WASHINGTON Conflicting privacy and public interests dominated oral arguments Wednesday before the U.S. Court of Appeals for the D.C. Circuit in a Freedom of Information Act case brought against the Department of Justice for its redaction of the Mueller Report.  

The redacted report, which detailed the ongoing investigation into allegations of Russian meddling in the 2016 U.S. presidential election, was made available in 2019. Expedited Freedom of Information Act requests for the un-redacted files went unanswered, leading to the lawsuits.

“The government is withholding not only the names of Trump campaign officials who were investigated by the Special Counsel’s office and not charged, but also the justification for those decisions,” said attorney Matt Topic in his opening statement on behalf of the Electronic Privacy Information Center (EPIC) and Buzzfeed.

The extent of the redactions, particularly those related to prosecutorial decisions, make it “exceedingly difficult for the public to understand how that decision was made,” Topic said in arguments before the three-judge panel. 

In one specific case, the Special Counsel found sufficient evidence to charge an individual—whose name was redacted—with a misdemeanor, but declined to do so. 

Not only does the public not know who that charge was built against, said Topic, but they are kept from knowing why that charge was dropped.

In March 2020, Judge Reggie Walton of the D.C. District Court issued an opinion that questioned apparent inconsistencies between Attorney General Barr’s statements about the investigation and the redacted Mueller Report. 

The fact that Barr’s statements were made before public release of the redacted report “cause the Court to seriously question whether Attorney General Barr made a calculated attempt to influence public discourse about the Mueller Report in favor of President Trump.”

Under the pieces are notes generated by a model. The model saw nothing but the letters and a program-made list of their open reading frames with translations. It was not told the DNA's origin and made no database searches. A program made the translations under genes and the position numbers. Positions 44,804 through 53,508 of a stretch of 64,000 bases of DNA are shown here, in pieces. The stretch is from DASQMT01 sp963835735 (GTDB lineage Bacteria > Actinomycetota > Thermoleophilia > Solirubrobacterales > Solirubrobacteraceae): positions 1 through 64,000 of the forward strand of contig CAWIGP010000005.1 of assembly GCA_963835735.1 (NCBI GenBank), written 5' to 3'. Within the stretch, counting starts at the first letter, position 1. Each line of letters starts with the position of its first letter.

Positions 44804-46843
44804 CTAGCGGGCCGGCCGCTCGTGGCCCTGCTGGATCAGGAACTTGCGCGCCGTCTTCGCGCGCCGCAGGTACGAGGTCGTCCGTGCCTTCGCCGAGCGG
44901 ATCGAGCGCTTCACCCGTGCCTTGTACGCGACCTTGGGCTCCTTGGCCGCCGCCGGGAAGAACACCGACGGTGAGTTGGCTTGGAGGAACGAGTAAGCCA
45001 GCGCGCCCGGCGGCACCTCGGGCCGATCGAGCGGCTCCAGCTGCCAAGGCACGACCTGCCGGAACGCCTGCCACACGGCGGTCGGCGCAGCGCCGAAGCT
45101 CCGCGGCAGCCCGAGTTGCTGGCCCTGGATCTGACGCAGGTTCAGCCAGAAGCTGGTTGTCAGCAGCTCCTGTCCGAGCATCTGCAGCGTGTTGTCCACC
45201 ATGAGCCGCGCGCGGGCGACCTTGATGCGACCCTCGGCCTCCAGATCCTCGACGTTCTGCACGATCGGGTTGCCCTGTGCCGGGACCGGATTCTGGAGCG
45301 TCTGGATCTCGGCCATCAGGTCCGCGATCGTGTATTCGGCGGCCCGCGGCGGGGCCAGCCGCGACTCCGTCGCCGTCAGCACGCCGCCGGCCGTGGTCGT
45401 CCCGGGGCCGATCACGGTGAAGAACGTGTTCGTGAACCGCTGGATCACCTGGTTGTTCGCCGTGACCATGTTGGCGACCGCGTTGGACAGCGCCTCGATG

Walton also wrote that “the Court has grave concerns about the objectivity of the process” and the “self-serving” nature of the report, which seemed “to support, or at the very least to not undermine, Attorney General Barr’s public statements.” 

Walton then ordered an in camera review of the unredacted documents, a process that allows a judge to review otherwise confidential documents in order to determine what elements of those documents may be made public. 

Despite his reservations, Walton found after the in camera review that the redactions were in keeping with several legitimate FOIA exemptions.

Now, the plaintiffs are appealing Walton’s decision, arguing that the DOJ was not justified in claiming a FOIA exemption that redacted personally identifying information and information about prosecutorial decisions and justifications. 

Casen Ross, counsel for the DOJ, argued that the redactions were necessary to protect the privacy of the individuals named therein, especially given that they were not charged with the crimes for which they were investigated. The privacy interests, said Ross, far outweigh the public interest of the report’s full disclosure.

Topic disagreed, arguing that the redactions prevent the public from knowing “whether prominent and influential officials were subjected to the same prosecutorial zeal as other people.”

The decision to prosecute, Topic argued, should be evenhanded between private citizens and public figures, even if “the person is a member of the president’s inner circle, and might even be the president’s son.”